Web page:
Basic Accounting Terminology for College Students

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People who are new to an accounting degree program usually start to encounter a lot of unfamiliar accounting terminology. Whether you're running into industry titles and acronyms or finance terminology you haven't yet covered in your coursework, you don't want to let all this new language create confusion and anxiety. Some initial familiarity with basic accounting terms — especially those referring to the industry and career opportunities you hope to pursue after obtaining your degree — can help you focus on the work at hand.

While you'll probably cover much of this common accounting terminology at some point while pursuing your degree, we've put together a quick-reference list of some of the basic terms you may want to familiarize yourself with prior to Accounting 101.

Bookkeeping Terminology

Bookkeeping and accounting are technically different, but you'll still need to be familiar with these key terms:

  • Accounts Payable – Outstanding payments the company currently owes to suppliers, vendors, and creditors — essentially any bills the company still has yet to pay.1
  • Accounts Receivable – Outstanding payments the company is currently owed by all customers or clients. Basically, this is anything the company bills out.1
  • Balance Sheet – A financial document that reconciles all the company's assets with their liabilities and equity.1
  • Costs of Goods Sold – The total money spent to produce goods and services, including production, labor, storage and material costs.2
  • Current Assets – Capital that has immediate value (typically that which will be used within one year), including cash, sellable products or accounts receivable.2
  • Equity – All capital currently invested in the company, including any profits that have been re-invested as retained earnings.2
  • Expenses – Any additional money spent operating the company that's not associated with the production of sellable products and services. Examples of expenses include office supplies, lease for the place of business and employee wages.1
  • Fixed Assets – Assets with long-term value, such as land and property, tools and machinery, or vehicles.2
  • General Ledger – Record of all financial transactions across all of a company's accounts, which is maintained continuously for the entire life of the company.1
  • Income Statement – All outstanding debts owed by the company. This could include accounts payable, loans, liens on property or other long-term investments.2
  • Liabilities – Outstanding payments the company is currently owed by all customers or clients. Basically, this is anything the company bills out.2
  • Net Income – The company's total profit (or loss, if negative) once costs and expenses are subtracted from revenue.1
  • Revenue – All incoming money from selling products and services or generated through a company's additional assets, before expenses are taken into account. Also referred to as "gross income."1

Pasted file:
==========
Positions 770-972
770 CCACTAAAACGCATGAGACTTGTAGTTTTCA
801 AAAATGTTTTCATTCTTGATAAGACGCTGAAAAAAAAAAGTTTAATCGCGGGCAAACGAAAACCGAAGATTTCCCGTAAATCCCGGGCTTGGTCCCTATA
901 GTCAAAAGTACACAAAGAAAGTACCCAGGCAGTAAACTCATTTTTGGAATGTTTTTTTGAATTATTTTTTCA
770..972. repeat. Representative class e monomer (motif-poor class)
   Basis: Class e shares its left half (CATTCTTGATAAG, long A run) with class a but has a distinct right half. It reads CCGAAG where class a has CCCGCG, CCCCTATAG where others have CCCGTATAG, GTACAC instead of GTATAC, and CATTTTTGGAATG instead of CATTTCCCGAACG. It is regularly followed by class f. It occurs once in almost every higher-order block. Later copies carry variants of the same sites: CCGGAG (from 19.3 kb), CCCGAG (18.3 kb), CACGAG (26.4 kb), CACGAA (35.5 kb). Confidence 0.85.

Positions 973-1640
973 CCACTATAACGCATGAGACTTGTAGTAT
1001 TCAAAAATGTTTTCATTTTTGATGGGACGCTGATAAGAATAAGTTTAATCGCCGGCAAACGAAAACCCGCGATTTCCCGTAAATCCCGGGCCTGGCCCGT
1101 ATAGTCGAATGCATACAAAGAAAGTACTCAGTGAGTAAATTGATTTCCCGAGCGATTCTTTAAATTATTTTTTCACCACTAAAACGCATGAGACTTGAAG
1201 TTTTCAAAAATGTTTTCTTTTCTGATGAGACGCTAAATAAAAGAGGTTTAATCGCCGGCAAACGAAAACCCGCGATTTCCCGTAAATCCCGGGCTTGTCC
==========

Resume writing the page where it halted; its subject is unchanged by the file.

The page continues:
Terminology Used in Calculations

  • Credit – An entry on a balance sheet that decreases asset values and/or increases liability and equity values.2
  • Debit – An entry on a balance sheet that increases asset values and/or decreases liability and equity values (or incoming payments).2
  • Return on Investment (ROI) – Used to determine how much of the money spent producing goods and services was recouped in profits. You find ROI by calculating a ratio of a business’s net income to total assets.2
  • Present Value (PV) – The amount a future sum of money is currently worth today.2 Because a company can invest existing funds in order to collect interest or ROI in the future, a particular sum of money may not be worth the same thing now as it will be in the future. Accountants may use present value calculations to determine the true value of sales to be paid in the future, or to aid in investment decisions.

Types of Accountants

  • Auditors – Auditors evaluate a company's financial records for accuracy, check for mistakes and discrepancies, and some may issue evaluations of profitability.3 Auditors may be internal or external (independent) of the company being audited.3
  • Management Accountant – Management accountants work on a company's internal financial records and processes to aid in business planning, cost/revenue analysis and management of financial operations.3
  • Public Accountant – Public accountants — who by and large must earn Certified Public Accountant, or CPA, status — may work with individuals or large corporations to prepare all relevant tax and financial documents required by the IRS.3

Learn More About Accounting at AIU

Jobs for accountants and auditors are expected to grow at a faster-than-average pace through 2026,3 making now a great time to start working toward entering the field. Want to learn more about the accounting degree programs at American InterContinental University? You can get started right now by requesting information online.

1 “Terminology.” Ask the Bookkeeper. Retrieved from: (Visited 10/22/18).
2 “Accounting Terminology Guide - Over 1,000 Accounting and Finance Terms.” New York State Society of CPAs. Retrieved from: (Visited 10/22/18).
3 “Accountants and Auditors.” Occupational Outlook Handbook. Bureau of Labor Statistics. Retrieved from: (Visited 10/22/18). This data represents national figures and is not based on school-specific information. Conditions in your area may vary.

This program is not designed to prepare students for the CPA or CMA examination or any other certification exam, but covers the knowledge areas of the uniform CPA and CMA certification. AIU cannot guarantee employment or salary. For important information about the educational debt, earnings and completion rates of students who attended these programs, go to
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